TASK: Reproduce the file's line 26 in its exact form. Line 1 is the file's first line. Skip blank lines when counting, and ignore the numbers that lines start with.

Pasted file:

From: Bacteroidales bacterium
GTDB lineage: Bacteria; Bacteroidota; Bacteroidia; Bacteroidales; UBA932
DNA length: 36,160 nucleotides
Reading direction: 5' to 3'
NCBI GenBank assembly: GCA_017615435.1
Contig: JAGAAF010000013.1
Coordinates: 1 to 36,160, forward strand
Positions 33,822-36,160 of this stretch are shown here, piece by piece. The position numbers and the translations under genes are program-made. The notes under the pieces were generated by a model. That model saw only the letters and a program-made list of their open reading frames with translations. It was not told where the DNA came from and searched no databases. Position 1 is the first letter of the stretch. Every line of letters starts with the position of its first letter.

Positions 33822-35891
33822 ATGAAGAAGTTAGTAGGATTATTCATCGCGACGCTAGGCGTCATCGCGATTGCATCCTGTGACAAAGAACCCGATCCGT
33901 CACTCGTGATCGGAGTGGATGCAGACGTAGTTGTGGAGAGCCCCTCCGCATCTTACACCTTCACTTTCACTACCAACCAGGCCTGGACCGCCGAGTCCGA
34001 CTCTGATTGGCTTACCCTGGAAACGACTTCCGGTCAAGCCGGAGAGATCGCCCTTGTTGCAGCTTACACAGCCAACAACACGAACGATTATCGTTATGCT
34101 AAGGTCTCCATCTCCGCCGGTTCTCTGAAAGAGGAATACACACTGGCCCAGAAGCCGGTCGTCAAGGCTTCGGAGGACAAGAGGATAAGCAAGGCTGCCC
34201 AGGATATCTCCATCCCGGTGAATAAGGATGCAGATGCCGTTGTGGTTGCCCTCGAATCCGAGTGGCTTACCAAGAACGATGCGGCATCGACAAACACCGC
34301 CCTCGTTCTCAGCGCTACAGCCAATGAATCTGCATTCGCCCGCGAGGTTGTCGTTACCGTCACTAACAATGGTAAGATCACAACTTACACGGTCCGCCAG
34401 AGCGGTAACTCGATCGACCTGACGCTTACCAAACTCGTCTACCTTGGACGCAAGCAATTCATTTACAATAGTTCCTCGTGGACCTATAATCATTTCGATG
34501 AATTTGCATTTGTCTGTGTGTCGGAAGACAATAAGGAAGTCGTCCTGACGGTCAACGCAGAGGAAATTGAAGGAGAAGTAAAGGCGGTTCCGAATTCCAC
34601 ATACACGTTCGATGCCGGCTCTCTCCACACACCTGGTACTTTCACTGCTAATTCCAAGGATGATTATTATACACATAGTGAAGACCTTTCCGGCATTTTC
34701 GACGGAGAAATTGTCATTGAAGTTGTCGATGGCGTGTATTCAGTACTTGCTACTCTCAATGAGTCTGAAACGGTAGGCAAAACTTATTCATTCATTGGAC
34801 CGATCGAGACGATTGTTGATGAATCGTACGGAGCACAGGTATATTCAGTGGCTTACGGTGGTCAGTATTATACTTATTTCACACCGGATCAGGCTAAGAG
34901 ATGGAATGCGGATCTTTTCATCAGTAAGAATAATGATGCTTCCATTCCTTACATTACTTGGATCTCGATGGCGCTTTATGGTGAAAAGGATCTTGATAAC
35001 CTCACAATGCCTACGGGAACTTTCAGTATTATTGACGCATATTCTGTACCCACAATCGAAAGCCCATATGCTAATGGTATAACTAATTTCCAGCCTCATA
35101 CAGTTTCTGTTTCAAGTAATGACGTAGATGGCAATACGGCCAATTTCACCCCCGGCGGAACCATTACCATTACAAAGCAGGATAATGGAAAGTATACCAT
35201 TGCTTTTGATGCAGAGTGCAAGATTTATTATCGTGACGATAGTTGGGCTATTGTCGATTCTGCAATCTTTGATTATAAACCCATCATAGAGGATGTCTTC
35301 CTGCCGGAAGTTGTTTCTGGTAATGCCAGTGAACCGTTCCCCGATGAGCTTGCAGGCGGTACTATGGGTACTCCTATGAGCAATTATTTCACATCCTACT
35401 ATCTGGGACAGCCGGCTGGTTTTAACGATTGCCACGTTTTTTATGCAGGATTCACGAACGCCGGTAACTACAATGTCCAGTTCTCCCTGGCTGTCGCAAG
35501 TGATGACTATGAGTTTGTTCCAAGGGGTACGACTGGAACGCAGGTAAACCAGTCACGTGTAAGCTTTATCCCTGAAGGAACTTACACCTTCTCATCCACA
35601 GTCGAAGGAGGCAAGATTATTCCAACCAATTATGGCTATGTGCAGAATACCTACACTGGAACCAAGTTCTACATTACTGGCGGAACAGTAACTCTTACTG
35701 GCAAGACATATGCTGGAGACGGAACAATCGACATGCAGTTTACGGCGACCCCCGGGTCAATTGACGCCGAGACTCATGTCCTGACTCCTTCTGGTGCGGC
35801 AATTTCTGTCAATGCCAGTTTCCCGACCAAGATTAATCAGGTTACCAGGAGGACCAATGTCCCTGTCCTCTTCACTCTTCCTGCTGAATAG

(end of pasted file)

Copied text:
35401 ATCTGGGACAGCCGGCTGGTTTTAACGATTGCCACGTTTTTTATGCAGGATTCACGAACGCCGGTAACTACAATGTCCAGTTCTCCCTGGCTGTCGCAAG